I don’t recall nuts when I was a kid. I do remember mum passing around a square each of Cadbury’s fruit ‘n nut after the fish & chips were done, and dad’s Christmas jar of chocolate coated peanuts not so generously shared. But apart from those, nuts were not a thing.
I like them now. My pantry is well stocked with almonds and pecans and walnuts and cashews and peanuts. Oh, and hazelnuts. I love hazelnuts. They’re sweet and nutty and come dressed in little brown husks. They’re especially good for baking, though for this purpose they are best undressed. I toss a cupful into a dry frypan and toast them. Once scorched their husks come away with ease and their little bottoms glisten.
Honestly, yesterday was a downer. Feeling glum about the extension of Melbourne’s lockdown 4.0 and my cancelled trip to the Whitsundays, I needed something to warm an ailing spirit. So I pulled my hazelnuts out from the pantry and a little stash of pitted cherries from the freezer and set about baking a cake. They say life is always better with cake. And it is. Even my beloved said this one was good, and she’s not big into cake.
You should try it.
Here’s what you need
- 150g softened butter
- 150g raw castor sugar
- 1 lemon, finely zested
- 3 eggs
- 150g self-raising flour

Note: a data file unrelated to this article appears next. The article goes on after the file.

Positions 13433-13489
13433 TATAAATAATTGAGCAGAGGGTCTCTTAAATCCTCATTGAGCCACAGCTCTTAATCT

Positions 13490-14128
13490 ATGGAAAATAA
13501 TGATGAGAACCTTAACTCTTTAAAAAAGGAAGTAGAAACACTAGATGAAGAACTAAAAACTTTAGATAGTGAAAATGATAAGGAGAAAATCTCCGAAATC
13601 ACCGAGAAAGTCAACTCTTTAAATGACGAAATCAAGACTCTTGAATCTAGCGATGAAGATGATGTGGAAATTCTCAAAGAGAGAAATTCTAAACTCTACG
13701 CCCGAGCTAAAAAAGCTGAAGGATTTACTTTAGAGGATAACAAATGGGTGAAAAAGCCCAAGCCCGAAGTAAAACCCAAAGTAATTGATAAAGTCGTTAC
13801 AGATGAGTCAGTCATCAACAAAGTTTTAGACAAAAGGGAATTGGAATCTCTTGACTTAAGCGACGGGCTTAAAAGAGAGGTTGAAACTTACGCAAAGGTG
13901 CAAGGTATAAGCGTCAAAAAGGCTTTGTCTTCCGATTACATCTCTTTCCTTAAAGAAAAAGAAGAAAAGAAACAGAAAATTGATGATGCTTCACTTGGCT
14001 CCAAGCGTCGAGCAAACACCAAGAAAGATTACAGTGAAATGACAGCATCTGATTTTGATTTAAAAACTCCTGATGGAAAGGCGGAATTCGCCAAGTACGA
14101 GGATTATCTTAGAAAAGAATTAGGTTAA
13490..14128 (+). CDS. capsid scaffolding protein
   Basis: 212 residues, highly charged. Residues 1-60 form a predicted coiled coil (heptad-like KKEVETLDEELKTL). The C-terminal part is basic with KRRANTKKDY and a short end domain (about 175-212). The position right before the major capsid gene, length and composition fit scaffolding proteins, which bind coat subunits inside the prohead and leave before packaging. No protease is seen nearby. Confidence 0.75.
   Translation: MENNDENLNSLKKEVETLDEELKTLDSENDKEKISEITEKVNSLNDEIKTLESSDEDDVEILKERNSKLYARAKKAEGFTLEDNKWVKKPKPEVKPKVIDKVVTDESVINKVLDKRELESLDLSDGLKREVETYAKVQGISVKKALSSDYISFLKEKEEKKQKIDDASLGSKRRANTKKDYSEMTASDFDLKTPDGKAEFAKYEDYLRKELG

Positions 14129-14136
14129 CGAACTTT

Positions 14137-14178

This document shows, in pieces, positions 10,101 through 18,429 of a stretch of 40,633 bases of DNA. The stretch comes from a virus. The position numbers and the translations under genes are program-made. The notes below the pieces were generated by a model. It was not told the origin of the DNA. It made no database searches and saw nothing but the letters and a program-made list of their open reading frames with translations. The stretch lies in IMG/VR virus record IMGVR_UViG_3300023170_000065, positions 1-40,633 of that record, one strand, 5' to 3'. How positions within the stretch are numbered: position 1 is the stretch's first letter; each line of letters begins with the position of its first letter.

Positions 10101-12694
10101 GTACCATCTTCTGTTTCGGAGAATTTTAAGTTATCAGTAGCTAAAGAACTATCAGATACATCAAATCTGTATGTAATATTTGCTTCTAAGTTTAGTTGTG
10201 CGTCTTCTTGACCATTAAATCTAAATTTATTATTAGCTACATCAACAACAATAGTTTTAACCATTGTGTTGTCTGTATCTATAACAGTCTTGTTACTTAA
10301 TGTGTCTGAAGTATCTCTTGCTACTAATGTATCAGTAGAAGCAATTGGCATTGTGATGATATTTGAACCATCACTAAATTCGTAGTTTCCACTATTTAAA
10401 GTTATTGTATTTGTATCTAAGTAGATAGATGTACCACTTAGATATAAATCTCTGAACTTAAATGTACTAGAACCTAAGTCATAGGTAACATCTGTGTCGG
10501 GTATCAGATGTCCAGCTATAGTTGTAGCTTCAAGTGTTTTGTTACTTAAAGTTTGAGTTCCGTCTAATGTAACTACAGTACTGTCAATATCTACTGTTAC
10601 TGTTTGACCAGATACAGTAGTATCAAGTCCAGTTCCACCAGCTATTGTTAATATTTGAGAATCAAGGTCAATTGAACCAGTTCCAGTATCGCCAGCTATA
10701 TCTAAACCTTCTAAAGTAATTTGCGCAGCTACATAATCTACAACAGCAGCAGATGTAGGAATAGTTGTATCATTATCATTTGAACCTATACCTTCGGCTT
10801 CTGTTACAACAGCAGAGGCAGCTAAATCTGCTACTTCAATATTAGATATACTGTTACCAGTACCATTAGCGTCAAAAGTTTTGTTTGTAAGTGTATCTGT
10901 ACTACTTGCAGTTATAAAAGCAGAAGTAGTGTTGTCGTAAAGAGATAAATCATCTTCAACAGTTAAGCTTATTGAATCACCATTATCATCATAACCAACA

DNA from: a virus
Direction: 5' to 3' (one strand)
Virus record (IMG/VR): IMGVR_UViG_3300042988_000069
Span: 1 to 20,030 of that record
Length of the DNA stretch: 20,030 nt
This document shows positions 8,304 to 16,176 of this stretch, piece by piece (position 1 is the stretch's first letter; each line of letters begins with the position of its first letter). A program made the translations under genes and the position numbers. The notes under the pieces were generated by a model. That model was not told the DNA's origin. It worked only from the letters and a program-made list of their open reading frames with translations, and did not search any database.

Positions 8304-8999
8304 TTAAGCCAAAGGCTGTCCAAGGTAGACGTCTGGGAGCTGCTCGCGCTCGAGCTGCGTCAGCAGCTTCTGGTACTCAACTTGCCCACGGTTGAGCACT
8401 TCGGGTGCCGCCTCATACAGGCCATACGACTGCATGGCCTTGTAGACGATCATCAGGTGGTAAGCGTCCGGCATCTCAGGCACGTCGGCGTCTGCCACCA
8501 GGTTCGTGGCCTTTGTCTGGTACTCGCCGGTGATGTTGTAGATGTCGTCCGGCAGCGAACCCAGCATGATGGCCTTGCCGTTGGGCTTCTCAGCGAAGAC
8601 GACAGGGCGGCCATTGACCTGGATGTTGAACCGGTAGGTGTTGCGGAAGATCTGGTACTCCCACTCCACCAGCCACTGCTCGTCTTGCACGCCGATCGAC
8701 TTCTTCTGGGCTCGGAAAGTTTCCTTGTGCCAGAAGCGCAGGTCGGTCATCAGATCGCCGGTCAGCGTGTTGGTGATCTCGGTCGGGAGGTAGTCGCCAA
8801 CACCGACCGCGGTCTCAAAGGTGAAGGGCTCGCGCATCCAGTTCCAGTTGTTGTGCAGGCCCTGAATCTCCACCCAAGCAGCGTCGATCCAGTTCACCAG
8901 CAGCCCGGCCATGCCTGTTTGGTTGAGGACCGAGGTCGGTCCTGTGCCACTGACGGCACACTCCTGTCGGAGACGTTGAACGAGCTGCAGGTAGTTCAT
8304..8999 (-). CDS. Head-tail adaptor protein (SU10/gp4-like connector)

- 50g almond meal
- 100g undressed hazelnuts, each one cut into two or three pieces
- 20-30 pitted cherries: if you don’t have any fresh cherries stashed in the freezer, you can easily buy a jar of pitted cherries at the supermarket
- A spoonful of extra castor sugar
- A spoonful of marmalade or apricot jam
Here’s what you do
- Heat the oven to 180C, or slightly less for a fan-forced oven.
- Grease and lightly flour a 22 cm springform cake tin. You know, the one with the little leaver on the side. It means getting the cake out once it’s cooked is a breeze.
- Place the butter, sugar and lemon zest into an electric mixer and beat together on medium speed for five minutes or so. You can do this by hand, but really, why would you?
- Add the eggs one at a time while the beating continues.
- Add in the flour, almond meal and hazelnuts and mix together by hand until just combined. Don’t overdo it at this point. There’s nothing gained.
- Pour the cake mixture into the prepared cake tin and level it out with a spatula.
- Add the cherries one a time, nicely spaced, pressing them down into the cake mixture just a little. It’s best to keep them away from the edge by a centimetre. The cherries can burn and stick if they are nestled up against the metal of the tin, and that’s unpleasant.
- Scatter the extra castor sugar over the top of the cake.
- Place the cake in the oven for around 30 minutes. You can test it with a skewer to be sure it’s cooked through.
- Take the cake from the oven and let it cool for 15 minutes or so.
- Remove the cake from the tin and place it carefully on a fine looking plate.
- Heat the jam or marmalade in the microwave for few seconds and coat the top of the cake with a pastry brush. It leaves it with a lovely sheen.
While the cake is still warm, serve generous portions with cream and forget the Whitsundays. Who needs them anyway!?